Without adequate control measures in place, water pollution can have several devastating health and environmental impacts. Water pollution control inspectors are responsible for ensuring organizations adhere to relevant water pollution control acts. If you have an interest in water conservation, then this could be the job for you.
1. What Do Water Pollution Control Inspectors Do?
Their duties include:
- Inspecting industrial facilities to determine whether they are engaging in activities that lead to water pollution
- Collecting samples of waste water discharged into rivers and lakes, and performing tests to ensure the waste meets the set standard
- Investigating water pollution complaints filed by members of the public
- Preparing inspection reports and submitting them to senior officers
- Reviewing applications for water discharge permits and recommending whether the applicants should be awarded the permits
- Helping government agencies to develop effective water pollution control laws
- Advising businesses and the public in general on how to prevent and control water pollution
- Participating in the development of industrial waste water treatment programs
- Staying abreast of changes in federal, state and local water pollution control laws, regulations and standards.
2. Work Environment
Water pollution control inspectors typically work a total of 40 hours a week, Monday through Friday.
Although these inspectors compile reports in their offices, these officers spend most of their time outdoors in all weather conditions inspecting potential sources of water pollution. When necessary, they must wear functional outdoor wear that includes jackets and boots.
According to Indeed, water pollution control inspectors earn an average annual salary of $53,000.
4. Entry Requirements
The first step to becoming a water pollution control inspector is to pursue a bachelor’s degree in any of the following physical science fields:
Because these programs may have difference curriculums, it is important to ensure the one you pursue has coursework in water pollution and control. By the time you graduate, you should have a good understanding of the movement and distribution of water, water law and policy, measurement of water flow, and water pollution control technologies and techniques.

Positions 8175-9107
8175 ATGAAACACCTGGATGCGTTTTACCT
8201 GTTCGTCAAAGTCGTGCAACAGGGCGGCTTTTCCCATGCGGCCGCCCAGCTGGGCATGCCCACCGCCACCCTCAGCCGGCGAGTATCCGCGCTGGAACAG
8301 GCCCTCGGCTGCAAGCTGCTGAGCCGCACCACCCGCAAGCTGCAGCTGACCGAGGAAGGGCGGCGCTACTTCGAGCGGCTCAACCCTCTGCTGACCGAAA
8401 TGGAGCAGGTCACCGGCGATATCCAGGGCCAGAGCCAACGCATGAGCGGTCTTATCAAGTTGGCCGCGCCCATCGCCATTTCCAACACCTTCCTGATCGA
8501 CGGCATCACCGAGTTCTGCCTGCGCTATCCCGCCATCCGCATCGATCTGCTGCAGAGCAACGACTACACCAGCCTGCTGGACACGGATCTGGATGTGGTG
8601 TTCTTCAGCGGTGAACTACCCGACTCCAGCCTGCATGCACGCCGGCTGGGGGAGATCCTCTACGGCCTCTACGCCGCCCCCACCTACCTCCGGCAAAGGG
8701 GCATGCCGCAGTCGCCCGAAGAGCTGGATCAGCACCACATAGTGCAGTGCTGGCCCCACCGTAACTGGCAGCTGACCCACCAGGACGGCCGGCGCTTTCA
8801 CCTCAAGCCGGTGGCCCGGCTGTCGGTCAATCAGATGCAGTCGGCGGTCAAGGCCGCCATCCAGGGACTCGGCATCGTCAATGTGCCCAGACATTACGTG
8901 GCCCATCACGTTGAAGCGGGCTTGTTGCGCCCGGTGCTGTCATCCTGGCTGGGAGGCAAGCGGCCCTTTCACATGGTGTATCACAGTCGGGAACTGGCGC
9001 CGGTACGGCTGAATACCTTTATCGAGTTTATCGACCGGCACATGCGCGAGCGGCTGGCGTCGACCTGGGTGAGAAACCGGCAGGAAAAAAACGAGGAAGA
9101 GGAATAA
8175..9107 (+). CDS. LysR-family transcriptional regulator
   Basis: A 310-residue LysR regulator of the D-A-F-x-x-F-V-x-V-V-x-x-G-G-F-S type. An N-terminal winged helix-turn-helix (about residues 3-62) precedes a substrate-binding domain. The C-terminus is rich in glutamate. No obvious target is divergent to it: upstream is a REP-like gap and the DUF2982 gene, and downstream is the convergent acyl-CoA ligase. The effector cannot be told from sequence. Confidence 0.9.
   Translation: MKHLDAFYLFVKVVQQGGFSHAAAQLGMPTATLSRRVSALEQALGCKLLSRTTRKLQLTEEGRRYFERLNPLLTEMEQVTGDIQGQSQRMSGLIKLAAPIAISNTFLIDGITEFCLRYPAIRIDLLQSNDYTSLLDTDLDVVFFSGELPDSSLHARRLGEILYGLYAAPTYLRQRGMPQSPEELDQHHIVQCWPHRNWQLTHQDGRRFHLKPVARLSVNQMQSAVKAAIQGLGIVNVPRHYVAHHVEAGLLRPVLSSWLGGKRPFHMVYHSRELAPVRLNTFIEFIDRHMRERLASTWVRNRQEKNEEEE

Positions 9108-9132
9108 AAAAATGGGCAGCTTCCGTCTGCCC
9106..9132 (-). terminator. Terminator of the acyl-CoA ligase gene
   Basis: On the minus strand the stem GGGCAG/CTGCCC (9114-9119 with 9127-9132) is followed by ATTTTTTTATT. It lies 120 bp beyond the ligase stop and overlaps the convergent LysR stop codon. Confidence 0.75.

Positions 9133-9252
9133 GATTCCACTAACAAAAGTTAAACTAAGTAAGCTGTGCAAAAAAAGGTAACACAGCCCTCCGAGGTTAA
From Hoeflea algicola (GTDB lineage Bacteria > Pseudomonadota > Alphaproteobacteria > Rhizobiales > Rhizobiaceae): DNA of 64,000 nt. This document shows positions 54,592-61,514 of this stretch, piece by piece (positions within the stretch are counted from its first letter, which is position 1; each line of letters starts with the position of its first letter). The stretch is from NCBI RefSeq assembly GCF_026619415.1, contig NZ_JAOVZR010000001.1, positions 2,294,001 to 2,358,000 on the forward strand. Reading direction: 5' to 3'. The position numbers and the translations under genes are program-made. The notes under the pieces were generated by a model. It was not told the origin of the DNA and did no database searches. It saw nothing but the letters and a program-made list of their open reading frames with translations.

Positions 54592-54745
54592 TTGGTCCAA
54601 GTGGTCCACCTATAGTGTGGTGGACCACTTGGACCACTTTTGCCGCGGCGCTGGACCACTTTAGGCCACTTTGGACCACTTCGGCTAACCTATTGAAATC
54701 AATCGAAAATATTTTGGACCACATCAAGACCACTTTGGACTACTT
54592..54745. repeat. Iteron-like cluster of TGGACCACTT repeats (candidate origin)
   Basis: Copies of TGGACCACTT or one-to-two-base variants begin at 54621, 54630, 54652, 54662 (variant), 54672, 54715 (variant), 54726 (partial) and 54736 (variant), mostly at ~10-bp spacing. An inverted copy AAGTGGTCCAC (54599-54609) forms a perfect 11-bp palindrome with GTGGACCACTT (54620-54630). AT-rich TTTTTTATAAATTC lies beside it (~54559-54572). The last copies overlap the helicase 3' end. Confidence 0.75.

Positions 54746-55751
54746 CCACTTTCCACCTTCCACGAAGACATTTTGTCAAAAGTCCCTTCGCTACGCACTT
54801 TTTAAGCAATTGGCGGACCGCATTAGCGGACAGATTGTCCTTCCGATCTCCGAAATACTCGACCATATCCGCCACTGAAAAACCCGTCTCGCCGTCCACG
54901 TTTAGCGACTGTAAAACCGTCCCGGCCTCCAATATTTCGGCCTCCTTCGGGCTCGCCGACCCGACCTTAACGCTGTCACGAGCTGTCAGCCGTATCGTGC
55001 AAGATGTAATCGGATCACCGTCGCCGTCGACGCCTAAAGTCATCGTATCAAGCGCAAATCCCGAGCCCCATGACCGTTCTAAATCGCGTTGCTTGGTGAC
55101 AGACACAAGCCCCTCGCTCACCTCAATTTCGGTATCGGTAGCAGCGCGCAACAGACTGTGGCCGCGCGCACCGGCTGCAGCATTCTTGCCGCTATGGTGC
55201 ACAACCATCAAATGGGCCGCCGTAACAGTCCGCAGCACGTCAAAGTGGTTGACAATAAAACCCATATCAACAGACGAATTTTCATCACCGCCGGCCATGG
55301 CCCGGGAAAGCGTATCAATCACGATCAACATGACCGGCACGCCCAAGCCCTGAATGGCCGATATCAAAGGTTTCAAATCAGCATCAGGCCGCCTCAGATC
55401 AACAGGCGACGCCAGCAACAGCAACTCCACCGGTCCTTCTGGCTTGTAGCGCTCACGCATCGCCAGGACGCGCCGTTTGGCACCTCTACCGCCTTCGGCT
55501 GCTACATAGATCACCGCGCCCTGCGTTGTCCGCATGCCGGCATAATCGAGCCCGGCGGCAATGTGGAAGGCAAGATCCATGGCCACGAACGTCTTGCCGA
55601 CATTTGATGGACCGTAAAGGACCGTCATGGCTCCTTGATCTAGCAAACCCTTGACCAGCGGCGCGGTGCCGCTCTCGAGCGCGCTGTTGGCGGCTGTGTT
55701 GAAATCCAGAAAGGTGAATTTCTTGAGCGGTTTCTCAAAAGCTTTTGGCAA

5. Important Qualities
To be a competent water pollution control inspector, you need:
- Strong skills in performing technical assessments
- Strong observation skills
- A keen attention to detail
- Good laboratory skills
- Good report-writing skills
- Good organizational skills to maintain copies of inspection reports
- Personal integrity
- An understanding of occupational safety practices
- Skills in public relations
- A good level of physical fitness as the job may involve navigating difficult terrain on foot
- Good practical and technical skills
- An interest in environmental protection
6. Career Advancement
With your bachelor’s degree, you may start out in a junior position such as water quality analyst. After gaining at least one year of experience, you will advance to this position.
After becoming a water pollution inspector, follow these routes to heighten your career advancement prospects:
- Obtain a relevant certification from the Water Quality Association – The Certified Water Specialist credential will be discontinued in May 2015, and will be replaced by the Master Water Specialist credential.
- Pursue a master’s degree in water management, such as the one offered at Texas A&M University.
7. Job Opportunities
The employers of water pollution control inspectors include:
- Local authorities
- State departments of water resources
- Federal agencies such as the Environmental Protection Agency
With vast experience and advanced qualifications, you can advance to becoming the director of a local, state or federal water pollution control agency.
Finally, this is a government position with limited employment opportunities. A combination of a strong desire to serve the public and the right credential should, however, be enough to help you secure the job. The best part is that you can also move into the private sector, where the Bureau of Labor Statistics reports an impressive 15 percent job growth for all environmental specialists through 2022. Good luck!